Chapter no 46 – Vienna

All the Light We Cannot See

Sergeant Major Reinhold von Rumpel is forty-one years old, not so old that he cannot be promoted. He has moist red lips; pale, almost translucent cheeks like fillets of raw sole; and an instinct for correctness that rarely fails him. He has a wife who suffers his absences without complaint, and who arranges porcelain kittens by color, lightest to darkest, on two different shelves in their drawing room in Stuttgart. He also has two daughters whom he has not seen in nine months. The eldest, Veronika, is deeply earnest. Her letters to him include phrases like sacred resolve, proud accomplishments, and unparalleled in history.

Von Rumpel’s particular gift is for diamonds: he can facet and polish stones as well as any Aryan jeweler in Europe, and he often spots fakes at a glance. He studied crystallography in Munich, apprenticed as a polisher in Antwerp, has even been—one glorious afternoon—to Charterhouse Street in London, to an unmarked diamond house, where he was asked to turn out his pockets and ushered up three staircases and through three locked doors and seated at a table where a man with a mustache waxed to knifepoints let him examine a ninety-two-carat raw diamond from South Africa.

Before the war, the life of Reinhold von Rumpel was pleasant enough: he was a gemologist who ran an appraisal business out of a second-story shop behind Stuttgart’s old chancellery. Clients would bring in stones and he’d tell them what they were worth. Sometimes he’d recut diamonds or consult on high-level faceting projects. If occasionally he cheated a customer, he told himself that was part of the game.

Because of the war, his job has expanded. Now Sergeant Major von Rumpel has the chance to do what no one has done in centuries—not since the Mogul Dynasty, not since the Khans. Perhaps not in history. The capitulation of France is only weeks past, and already he has seen things he did not dream he would see in six lifetimes. A seventeenth-century globe as big around as a small car, with rubies to mark volcanoes, sapphires clustered at the poles, and diamonds for world capitals. He has held—held!—a dagger handle at least four hundred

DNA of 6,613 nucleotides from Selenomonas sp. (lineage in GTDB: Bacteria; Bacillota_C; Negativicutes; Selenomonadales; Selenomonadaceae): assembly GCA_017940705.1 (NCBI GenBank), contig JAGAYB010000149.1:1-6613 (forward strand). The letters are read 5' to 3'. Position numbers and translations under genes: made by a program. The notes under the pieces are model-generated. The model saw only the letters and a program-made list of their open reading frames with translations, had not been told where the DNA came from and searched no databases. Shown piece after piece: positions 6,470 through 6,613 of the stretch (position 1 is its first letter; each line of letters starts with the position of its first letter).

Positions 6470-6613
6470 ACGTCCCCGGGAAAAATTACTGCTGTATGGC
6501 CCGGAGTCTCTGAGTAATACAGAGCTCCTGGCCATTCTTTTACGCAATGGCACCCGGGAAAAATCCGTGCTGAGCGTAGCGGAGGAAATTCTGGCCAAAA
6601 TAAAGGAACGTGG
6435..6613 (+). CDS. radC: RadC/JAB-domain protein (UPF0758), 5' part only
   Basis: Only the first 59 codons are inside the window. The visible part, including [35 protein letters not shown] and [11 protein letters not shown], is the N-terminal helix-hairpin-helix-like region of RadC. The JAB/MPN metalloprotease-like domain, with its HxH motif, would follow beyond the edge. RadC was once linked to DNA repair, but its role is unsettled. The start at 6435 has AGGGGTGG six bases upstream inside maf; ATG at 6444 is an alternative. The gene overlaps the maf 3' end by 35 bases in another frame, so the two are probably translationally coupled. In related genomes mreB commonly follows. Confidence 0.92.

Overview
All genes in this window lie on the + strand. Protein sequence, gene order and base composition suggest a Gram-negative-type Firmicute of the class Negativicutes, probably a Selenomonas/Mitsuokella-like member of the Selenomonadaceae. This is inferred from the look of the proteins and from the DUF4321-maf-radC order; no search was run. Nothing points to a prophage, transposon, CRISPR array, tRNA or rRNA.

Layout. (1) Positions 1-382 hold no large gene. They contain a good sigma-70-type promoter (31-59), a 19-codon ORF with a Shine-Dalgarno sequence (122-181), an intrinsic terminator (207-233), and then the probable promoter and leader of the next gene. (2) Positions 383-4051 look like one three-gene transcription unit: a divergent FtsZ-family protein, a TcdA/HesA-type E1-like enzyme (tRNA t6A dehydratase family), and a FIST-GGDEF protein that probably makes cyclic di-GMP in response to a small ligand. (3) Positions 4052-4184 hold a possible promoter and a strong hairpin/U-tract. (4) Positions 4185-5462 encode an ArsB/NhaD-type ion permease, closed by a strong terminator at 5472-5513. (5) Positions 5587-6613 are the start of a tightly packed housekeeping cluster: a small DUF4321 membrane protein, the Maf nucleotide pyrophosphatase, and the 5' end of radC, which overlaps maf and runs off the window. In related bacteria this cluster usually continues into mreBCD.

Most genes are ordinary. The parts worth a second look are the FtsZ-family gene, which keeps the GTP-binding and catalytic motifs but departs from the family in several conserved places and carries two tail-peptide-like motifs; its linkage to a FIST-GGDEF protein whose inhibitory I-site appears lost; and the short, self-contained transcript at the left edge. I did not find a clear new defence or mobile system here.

years old, made of white jade and inlaid with emeralds. Just yesterday, on the road to Vienna, he took possession of a five-hundred-and-seventy-piece china set with a single marquise-cut diamond set into the rim of every single dish. Where the police confiscated these treasures and from whom, he does not ask. Already he has personally packed them into a crate and belted it shut and numbered it with white paint and seen it loaded inside a train car where it sits under twenty-four-hour guard.

Waiting to be sent to high command. Waiting for more.

This particular summer afternoon, in a dusty geological library in Vienna, Sergeant Major von Rumpel follows an underweight secretary wearing brown shoes, brown stockings, a brown skirt, and a brown blouse through stacks of periodicals. The secretary sets down a stepstool, climbs, reaches.

Tavernier’s 1676 Travels in India.

P. S. Pallas’s 1793 Travels Through the Southern Provinces of the Russian Empire.

Streeter’s 1898 Precious Stones and Gems.

Rumor is that the führer is compiling a wish list of precious objects from all around Europe and Russia. They say he intends to remake the Austrian town of Linz into an empyrean city, the cultural capital of the world. A vast promenade, mausoleum, acropolis, planetarium, library, opera house—everything marble and granite, everything profoundly clean. At its core, he plans a kilometer-long museum: a trove of the greatest achievements in human culture.

The document is real, von Rumpel has heard. Four hundred pages.

He sits at a table in the stacks. He tries to cross his legs but a slight swelling troubles his groin today: odd, though not painful. The mousy librarian brings books. He pages slowly through the Tavernier, the Streeter, Murray’s Sketches of Persia. He reads entries on the three-hundred-carat Orloff diamond from Moscow, the Nur-al-Ain, the forty-eight-and-a-half-carat Dresden Green. Toward evening, he finds it. The story of a prince who could not be killed, a priest who warned of a goddess’s wrath, a French prelate who believed he’d bought the same stone centuries later.

Sea of Flames. Grayish blue with a red hue at its center. Recorded at one hundred and thirty-three carats. Either lost or willed to the king of France in 1738 on the condition that it be locked away for two hundred years.

He looks up. Suspended lamps, rows of spines fading off into dusty gold. All of Europe, and he aims to find one pebble tucked inside its folds.

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